Second, because the severity of epidemics may distort the impact of epidemics on the shadow economy, we include a control variable that accounts for the severity of epidemics, measured by the number of deaths caused by epidemics (Deaths). These results are reported in Model 6.2 of Table 6. The coefficient on Epidemic maintains its statistical significance and magnitude while the coefficient on Deaths is statistically insignificant at conventional levels. The coefficients on the rest of the control variables are similar to the baseline findings.

    Finally, the shadow economy in economically free countries might respond differently to epidemics relative to economically repressed countries. For instance, in economically free countries, individuals and firms have a high degree of freedom to adjust to epidemic shocks, while in economically unfree countries with considerable regulations reduce the free adjustment of individuals and firms and encourage their migration underground.14 To check for the possible heterogeneous response to epidemics in economically free and unfree countries, we split the sample based on the variable economic freedom that comes from the Heritage Foundation classification of less than 60 (less free) and greater than or equal to 60 (more free) and re-estimate the baseline model. These results are reported in Models 6.3 and 6.4 in Table 6. Interestingly, the coefficient on Epidemic in economically unfree countries is positive and highly statistically significant, while it is statistically insignificant and less than half the magnitude in economically free countries. This confirms that the lack of economic freedom encourages migration underground in response to epidemics. The control variables also show slight differences. For instance, the coefficient on ECgrowth is statistically insignificant in Model 6.4, while the coefficients on Federal and EthnicINQ are statistically insignificant in Model 6.3.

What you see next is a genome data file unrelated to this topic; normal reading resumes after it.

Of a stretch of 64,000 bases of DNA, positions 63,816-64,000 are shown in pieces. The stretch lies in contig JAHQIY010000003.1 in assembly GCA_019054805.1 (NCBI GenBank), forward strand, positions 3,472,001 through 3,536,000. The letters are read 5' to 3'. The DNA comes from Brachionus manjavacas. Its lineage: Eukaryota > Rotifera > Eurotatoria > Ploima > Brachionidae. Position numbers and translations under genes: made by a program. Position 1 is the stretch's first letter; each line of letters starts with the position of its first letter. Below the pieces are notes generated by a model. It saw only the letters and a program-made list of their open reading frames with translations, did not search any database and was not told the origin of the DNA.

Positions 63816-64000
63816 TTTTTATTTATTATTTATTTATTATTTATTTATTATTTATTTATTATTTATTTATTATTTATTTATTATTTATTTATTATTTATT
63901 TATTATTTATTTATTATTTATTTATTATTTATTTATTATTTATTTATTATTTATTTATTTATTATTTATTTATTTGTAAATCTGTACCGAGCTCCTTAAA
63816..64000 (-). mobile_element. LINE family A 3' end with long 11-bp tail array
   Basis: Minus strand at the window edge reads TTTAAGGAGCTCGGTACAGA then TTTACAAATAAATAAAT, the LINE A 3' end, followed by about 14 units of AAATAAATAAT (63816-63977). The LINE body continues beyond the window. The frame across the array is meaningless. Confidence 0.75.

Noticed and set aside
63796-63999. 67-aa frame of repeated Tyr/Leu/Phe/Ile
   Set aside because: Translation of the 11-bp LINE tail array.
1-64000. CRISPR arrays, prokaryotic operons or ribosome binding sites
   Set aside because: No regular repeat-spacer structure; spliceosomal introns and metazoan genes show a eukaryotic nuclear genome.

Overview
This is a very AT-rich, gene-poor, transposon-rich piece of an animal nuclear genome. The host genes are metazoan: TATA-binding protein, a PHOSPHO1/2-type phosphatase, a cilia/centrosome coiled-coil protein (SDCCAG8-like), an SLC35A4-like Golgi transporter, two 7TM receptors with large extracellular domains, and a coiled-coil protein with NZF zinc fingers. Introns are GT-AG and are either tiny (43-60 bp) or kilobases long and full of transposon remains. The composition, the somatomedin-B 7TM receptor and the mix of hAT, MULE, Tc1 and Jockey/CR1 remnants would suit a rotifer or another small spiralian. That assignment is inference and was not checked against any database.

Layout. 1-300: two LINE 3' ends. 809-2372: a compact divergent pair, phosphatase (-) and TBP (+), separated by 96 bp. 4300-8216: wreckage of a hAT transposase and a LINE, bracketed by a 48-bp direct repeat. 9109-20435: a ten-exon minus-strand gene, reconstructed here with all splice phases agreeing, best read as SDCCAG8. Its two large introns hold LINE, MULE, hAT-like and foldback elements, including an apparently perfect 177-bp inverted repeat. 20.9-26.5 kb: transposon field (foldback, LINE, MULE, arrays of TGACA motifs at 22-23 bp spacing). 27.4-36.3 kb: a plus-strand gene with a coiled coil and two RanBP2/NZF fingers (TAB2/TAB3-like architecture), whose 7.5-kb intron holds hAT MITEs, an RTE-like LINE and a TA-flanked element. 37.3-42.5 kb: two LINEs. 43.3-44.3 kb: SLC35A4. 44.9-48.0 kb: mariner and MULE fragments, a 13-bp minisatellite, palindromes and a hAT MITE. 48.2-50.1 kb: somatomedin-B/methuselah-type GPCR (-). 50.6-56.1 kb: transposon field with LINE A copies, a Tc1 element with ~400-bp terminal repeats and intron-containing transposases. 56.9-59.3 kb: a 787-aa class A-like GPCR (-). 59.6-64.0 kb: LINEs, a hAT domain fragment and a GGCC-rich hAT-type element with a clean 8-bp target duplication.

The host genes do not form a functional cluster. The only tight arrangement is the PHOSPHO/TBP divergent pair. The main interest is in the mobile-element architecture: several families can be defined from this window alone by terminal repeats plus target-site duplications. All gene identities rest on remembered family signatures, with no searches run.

In summary, the results from the robustness checks largely confirm the validity of our baseline findings that the occurrence of epidemics drives individuals and firms underground. The concluding section follows.


    The current coronavirus crisis has added a sense of urgency to related effective health and economic policies (; The scale and scope of the unexpected events have challenged resources and policymakers. Academics are also trying to respond to this challenge by providing new insights, although all related data for many analyses will only emerge over time.

    Whereas numerous drivers of the shadow economy have been considered in the literature (Gërxhani, 2004; Goel & Nelson, 2016; Schneider & Enste, 2000), the consideration of spillovers from epidemics is new. The informal sector undermines compliance with government regulations and lowers tax collections. Our main hypothesis is that the incidence of epidemics positively impacts the spread of the shadow economy.

    Using panel data for over 125 nations and nesting the empirical analysis in the broader literature on the drivers of the shadow sector, we find that the incidence of epidemics positively and significantly contributes to the spread of the underground sector. Numerically, the occurrence of an epidemic increases the size of the shadow economy (as a percentage of GDP) by 0.74 percentage points. These main findings withstand alternative considerations of possible simultaneity, outliers, subsamples of nations, different sets of controls, and regional and time effects.